August 26, 2016
What a year! I am so grateful to have had this year of training and experience to deepen my practice as a yogi and a teacher. Having the opportunity in my professional career to lead programs for youth where I can incorporate yoga as fitness and self-awareness into education and social service has been so much fun. It has solidified my belief that young people need movement and self reflection for their bodies and brains to function at their full potential and to have the capacity to respond to all of their emotions.
During this year, this profession took me away from teaching yoga as much as I was used to but gave me space to learn more about people, trauma, systems, and accessibility. I deepened my knowledge of some dark realities regarding human experience in this world where inequities are real, privilege is overlooked, and barriers are being placed in front of all kinds of folks. All things I am committed to having a better understand of and how I can be an agent in changing them. There came a saturation point, though, where the information and existence of these truths was using all the space in my mind in an unproductive way. I was steeped in the darkness of these truths and could not see how to affect change, how to connect to other people in these truths, or how to take care of myself.
Starting in May, I was invited to join the amazing staff at Samdhana-Karana Yoga (SKY) as a sub and apprentice. This offer was exciting to me as I have never worked for a studio and scary as I often keep my distance from yoga studios and the industry that they can perpetuate. But SKY is not a typical yoga studio. For starters, it is a non-profit. Moreover, the studio has a mission to make yoga accessible to all people and above all it holds the space safe, non-competitive, and promotes having hard conversations around injustices. It does outreach and teaches yoga to all kinds of vulnerable populations.
WHA? Yes, I know.
I had attended workshops and classes at the studio before I came onto staff but it was the invitation to become a part of the community in a bigger way that really opened my eyes to the work that the studio does. I soon accepted a place on staff and continued to devour all the opportunities to teach and learn about yoga and yoga therapy.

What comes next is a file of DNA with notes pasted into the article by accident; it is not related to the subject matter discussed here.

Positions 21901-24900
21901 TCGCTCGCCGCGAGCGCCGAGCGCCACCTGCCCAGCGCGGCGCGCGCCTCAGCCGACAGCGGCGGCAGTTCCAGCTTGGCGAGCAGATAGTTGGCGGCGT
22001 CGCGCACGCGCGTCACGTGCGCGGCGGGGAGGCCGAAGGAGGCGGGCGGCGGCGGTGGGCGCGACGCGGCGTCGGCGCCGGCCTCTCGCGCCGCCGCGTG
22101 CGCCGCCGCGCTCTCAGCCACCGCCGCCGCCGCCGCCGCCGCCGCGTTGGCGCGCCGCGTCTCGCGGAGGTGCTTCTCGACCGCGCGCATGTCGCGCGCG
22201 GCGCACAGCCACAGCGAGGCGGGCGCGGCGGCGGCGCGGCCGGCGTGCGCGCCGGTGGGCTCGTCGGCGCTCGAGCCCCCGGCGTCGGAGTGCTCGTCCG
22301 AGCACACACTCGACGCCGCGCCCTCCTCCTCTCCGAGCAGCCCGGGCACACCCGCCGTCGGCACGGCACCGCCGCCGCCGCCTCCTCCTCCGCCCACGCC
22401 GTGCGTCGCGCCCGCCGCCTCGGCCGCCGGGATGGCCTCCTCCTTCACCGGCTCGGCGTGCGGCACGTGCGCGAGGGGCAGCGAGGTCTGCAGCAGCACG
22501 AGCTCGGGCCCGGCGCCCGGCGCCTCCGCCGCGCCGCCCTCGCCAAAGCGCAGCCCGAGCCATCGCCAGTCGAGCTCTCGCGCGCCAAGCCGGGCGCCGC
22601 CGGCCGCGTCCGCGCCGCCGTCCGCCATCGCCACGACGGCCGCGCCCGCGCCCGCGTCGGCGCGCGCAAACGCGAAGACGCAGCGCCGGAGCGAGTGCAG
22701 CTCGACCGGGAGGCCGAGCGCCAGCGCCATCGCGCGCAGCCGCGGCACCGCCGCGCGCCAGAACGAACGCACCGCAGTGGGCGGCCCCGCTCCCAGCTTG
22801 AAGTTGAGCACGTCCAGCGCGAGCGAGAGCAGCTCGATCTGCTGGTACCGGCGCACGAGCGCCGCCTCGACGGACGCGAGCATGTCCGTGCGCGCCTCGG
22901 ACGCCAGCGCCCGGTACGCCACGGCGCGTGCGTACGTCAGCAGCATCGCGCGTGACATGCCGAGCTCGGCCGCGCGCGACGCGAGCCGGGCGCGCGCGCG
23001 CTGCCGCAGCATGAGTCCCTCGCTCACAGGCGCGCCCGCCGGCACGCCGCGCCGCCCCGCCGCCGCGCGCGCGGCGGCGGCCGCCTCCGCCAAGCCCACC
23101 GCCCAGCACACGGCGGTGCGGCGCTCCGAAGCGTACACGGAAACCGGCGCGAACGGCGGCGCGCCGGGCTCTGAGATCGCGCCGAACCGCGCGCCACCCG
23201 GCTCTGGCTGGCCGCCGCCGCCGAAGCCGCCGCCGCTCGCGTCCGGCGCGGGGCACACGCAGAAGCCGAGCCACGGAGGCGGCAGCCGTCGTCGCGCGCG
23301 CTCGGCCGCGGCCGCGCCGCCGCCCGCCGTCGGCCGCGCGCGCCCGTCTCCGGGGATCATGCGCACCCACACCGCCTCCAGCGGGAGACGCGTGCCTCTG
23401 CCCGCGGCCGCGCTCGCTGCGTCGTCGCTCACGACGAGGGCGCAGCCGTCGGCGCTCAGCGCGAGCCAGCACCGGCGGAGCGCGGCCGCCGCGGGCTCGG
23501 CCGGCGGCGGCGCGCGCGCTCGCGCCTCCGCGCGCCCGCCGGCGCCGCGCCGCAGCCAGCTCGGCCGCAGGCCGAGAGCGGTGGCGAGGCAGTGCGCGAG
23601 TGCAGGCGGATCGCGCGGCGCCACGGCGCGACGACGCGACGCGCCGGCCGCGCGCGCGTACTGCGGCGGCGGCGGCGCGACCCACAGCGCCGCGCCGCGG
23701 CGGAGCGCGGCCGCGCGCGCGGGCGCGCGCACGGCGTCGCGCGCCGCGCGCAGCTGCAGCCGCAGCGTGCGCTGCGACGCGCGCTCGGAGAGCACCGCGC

Part of this education included learning Restorative Yoga. I had never done much of this kind of yoga and certainly never taught it. My practice, at that time, lived largely in the yang-which was what I thought I needed considering how I spent my work days. I have long thought that I need to sweat things out, push hard, and create space between myself what I am thinking about. I started shadowing a c0-director as she offered a restorative class which meant DOING restorative yoga. At first it made me angry. I was so unhappy at my “real job” that I could not relax, could not stop churning the butter of social services as I lay in a pose for 15-20 minutes. I was just waiting for the next thing to happen. Waiting to be able to not think. After a few weeks of this, I had a break through, stopped churning, and found stillness. It was through this restorative practice I was able to recognize space in my mind and heart for action and could see how I can do the work that I want to be doing in a healthy way.
I then made one hundred spread sheets about how I could transition my working life to healthy. There were a lot of variables: money, day care, stress about money and day care. But the constant seemed clear. Working with SKY helped me recognize courage to transition to full time yoga and wellness teaching.
This part of my journey with yoga has been very profound. Though I have been practicing for almost twenty years and teaching for 5, yoga still brings me new truths and space to grow into. I am so excited to accept all the peace and challenges that this transition will bring. And to incorporate more yin, more restoration into my practice and my teaching.